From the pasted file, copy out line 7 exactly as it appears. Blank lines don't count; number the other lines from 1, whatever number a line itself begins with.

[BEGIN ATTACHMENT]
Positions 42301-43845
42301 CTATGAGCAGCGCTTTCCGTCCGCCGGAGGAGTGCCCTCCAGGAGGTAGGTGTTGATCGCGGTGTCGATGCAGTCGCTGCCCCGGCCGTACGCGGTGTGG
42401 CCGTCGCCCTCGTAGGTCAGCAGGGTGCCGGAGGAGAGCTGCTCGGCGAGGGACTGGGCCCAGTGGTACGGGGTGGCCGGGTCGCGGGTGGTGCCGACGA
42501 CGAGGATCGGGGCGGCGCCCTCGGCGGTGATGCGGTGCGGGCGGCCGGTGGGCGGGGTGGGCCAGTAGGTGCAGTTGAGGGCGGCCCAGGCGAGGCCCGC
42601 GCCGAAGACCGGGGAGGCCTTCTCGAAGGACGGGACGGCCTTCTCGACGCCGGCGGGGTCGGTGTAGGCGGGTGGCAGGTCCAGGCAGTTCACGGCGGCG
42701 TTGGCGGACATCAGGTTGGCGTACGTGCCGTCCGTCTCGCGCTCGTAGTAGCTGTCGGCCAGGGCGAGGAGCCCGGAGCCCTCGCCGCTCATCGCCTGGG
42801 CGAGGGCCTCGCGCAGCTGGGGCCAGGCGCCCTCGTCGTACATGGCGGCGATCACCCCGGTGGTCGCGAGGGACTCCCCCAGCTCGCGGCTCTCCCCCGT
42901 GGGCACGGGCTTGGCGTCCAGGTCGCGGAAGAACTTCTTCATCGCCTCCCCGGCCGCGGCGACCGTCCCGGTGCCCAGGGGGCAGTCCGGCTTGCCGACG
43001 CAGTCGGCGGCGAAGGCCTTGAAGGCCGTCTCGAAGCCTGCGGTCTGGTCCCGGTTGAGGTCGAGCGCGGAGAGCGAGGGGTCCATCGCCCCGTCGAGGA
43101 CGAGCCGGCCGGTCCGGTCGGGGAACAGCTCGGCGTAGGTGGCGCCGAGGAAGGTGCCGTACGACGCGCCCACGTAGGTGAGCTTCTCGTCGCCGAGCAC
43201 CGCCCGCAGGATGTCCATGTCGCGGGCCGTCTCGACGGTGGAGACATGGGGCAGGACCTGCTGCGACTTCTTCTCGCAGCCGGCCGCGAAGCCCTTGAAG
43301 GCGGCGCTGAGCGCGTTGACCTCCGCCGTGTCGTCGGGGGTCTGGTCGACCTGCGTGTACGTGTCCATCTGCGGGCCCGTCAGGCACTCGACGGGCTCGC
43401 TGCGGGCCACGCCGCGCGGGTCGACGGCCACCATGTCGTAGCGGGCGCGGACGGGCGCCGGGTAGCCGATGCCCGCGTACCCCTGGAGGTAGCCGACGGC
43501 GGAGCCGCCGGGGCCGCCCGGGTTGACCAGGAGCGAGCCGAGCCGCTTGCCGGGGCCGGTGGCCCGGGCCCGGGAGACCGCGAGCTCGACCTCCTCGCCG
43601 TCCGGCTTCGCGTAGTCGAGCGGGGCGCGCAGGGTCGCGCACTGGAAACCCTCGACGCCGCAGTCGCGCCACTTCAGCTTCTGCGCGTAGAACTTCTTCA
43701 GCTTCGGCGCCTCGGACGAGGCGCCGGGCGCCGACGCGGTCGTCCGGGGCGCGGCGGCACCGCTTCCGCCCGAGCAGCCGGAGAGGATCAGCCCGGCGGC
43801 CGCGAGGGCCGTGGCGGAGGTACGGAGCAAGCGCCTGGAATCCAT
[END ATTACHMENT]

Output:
42801 CGAGGGCCTCGCGCAGCTGGGGCCAGGCGCCCTCGTCGTACATGGCGGCGATCACCCCGGTGGTCGCGAGGGACTCCCCCAGCTCGCGGCTCTCCCCCGT